Invest NI: A quango chaired and overseen by business chiefs
Published 28/09/2009 | 02:05
Invest NI is Northern Ireland's most high-profile quango with in the region of 580 employees.
It was established in 2002, bringing together a number of separate business support bodies including the Industrial Development Board and small business agency LEDU. It has eight Northern Ireland offices including its Belfast headquarters, plus 14 international offices.
The organisation was boosted in 2005 with the opening of a modern new headquarters in Belfast's Bedford Street.
It was named Northern Ireland's best new building in an architectural awards scheme the following year.
The multi-storey HQ is funded through a Private Finance Initiative (PFI) deal, with a contractor providing and maintaining the premises in return for annual payments of over £4m over a 25-year period.
Invest NI's chief executive from its launch to his retirement |earlier this year was Leslie |Morrison, who previously worked at a senior level in the US for |banking giant JP Morgan. Mr Morrison's successor is |Alastair Hamilton, a former BT managing director for Ireland who worked at Stormont for a year as one of First Minister Ian Paisley's special advisers.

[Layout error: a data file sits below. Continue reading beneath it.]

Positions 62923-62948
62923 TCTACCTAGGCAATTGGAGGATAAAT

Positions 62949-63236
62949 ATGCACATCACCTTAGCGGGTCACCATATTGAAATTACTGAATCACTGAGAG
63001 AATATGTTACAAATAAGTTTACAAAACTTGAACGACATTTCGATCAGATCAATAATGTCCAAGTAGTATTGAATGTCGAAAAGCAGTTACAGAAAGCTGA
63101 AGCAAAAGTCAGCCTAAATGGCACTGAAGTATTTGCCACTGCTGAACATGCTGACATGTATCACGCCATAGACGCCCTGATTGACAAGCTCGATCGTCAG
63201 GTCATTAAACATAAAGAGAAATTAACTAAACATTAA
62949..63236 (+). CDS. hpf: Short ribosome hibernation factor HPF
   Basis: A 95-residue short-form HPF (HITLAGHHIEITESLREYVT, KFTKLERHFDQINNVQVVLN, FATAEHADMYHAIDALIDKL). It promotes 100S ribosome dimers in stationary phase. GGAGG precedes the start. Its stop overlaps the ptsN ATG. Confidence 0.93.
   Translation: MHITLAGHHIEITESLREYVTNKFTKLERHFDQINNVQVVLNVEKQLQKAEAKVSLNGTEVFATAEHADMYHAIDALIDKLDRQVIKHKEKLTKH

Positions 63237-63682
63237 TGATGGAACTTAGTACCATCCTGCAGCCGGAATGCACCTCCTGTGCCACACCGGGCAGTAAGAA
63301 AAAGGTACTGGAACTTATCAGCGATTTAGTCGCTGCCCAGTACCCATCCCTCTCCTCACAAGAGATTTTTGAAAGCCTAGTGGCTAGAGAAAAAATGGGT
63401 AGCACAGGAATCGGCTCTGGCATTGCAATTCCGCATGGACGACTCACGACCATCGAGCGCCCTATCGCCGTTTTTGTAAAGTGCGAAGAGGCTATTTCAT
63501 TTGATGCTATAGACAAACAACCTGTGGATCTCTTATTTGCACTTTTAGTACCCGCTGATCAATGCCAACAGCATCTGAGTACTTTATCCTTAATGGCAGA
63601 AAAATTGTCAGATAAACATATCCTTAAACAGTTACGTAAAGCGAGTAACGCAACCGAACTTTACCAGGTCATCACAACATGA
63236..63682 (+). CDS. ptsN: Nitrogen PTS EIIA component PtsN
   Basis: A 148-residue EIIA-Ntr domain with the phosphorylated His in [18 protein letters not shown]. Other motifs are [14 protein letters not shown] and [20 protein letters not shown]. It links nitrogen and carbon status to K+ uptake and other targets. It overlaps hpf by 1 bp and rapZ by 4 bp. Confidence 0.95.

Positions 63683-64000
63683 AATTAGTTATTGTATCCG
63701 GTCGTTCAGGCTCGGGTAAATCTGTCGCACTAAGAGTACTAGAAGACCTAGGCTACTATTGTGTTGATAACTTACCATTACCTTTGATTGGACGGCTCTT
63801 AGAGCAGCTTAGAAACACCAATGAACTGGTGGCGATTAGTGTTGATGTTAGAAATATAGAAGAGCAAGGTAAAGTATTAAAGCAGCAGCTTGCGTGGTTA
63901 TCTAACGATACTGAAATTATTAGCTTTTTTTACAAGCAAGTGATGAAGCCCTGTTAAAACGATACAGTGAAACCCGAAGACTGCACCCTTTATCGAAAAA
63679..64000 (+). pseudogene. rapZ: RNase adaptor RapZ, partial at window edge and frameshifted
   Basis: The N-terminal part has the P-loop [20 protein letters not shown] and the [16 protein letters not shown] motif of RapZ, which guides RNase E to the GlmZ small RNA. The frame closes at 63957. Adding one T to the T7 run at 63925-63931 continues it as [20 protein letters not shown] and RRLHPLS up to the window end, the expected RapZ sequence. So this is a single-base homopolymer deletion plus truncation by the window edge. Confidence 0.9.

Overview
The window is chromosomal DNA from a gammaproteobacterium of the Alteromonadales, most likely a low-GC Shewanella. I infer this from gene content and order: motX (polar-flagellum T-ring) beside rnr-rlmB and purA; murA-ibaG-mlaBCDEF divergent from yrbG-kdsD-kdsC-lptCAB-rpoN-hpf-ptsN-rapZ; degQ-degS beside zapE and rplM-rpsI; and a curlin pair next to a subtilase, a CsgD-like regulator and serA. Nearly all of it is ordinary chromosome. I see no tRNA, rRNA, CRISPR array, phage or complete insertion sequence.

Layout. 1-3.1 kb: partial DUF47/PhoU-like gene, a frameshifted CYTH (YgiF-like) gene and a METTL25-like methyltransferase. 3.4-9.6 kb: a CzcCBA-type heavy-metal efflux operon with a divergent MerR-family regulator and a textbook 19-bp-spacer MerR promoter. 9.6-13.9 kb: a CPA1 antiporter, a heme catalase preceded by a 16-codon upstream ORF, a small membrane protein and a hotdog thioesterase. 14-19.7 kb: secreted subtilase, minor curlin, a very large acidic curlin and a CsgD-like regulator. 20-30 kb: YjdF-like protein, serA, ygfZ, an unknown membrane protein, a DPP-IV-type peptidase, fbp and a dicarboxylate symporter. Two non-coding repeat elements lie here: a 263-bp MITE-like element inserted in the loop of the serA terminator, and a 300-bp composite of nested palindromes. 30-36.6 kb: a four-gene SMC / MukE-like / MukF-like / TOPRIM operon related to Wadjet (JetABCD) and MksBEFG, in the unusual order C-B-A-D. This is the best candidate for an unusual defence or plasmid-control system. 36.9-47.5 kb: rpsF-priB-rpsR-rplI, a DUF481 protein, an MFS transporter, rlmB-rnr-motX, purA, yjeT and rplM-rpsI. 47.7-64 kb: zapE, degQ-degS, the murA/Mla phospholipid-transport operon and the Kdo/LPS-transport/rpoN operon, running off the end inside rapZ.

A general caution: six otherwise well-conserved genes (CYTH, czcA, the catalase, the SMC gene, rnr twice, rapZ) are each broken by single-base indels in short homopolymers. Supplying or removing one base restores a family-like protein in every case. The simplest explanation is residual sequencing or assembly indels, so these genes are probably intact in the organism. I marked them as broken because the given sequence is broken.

Mr Morrison's remuneration in his final year, 2008/09 was disclosed as between £175,000 and £180,000.
This included £26,000 “in lieu of pension provision” and “£6,000 of bonus awards outstanding in respect of the two previous financial years”.
The current remuneration package for the chief executive's role involves “a basic salary of £160,000 and the potential for a bonus of up to 30% of salary”.
Invest NI's work is overseen by a 12-strong Government-appointed board drawn from the business community and education sectors.
Board members received £12,000 a year for performing this role in 2008/09 — £2,000 more than the figure paid in 2002/03.
The remuneration for the board's chairman climbed from £35,000 to £41,000 in the same period.
Its first chair was Fabian Monds, a founder of two firms and a University of Ulster Emeritus Professor of Information Systems.
The current chair Stephen Kingon took over the role in 2006.
Mr Kingon currently holds a number of company boardroom posts, having retired as the |managing partner of PricewaterhouseCoopers in Northern Ireland.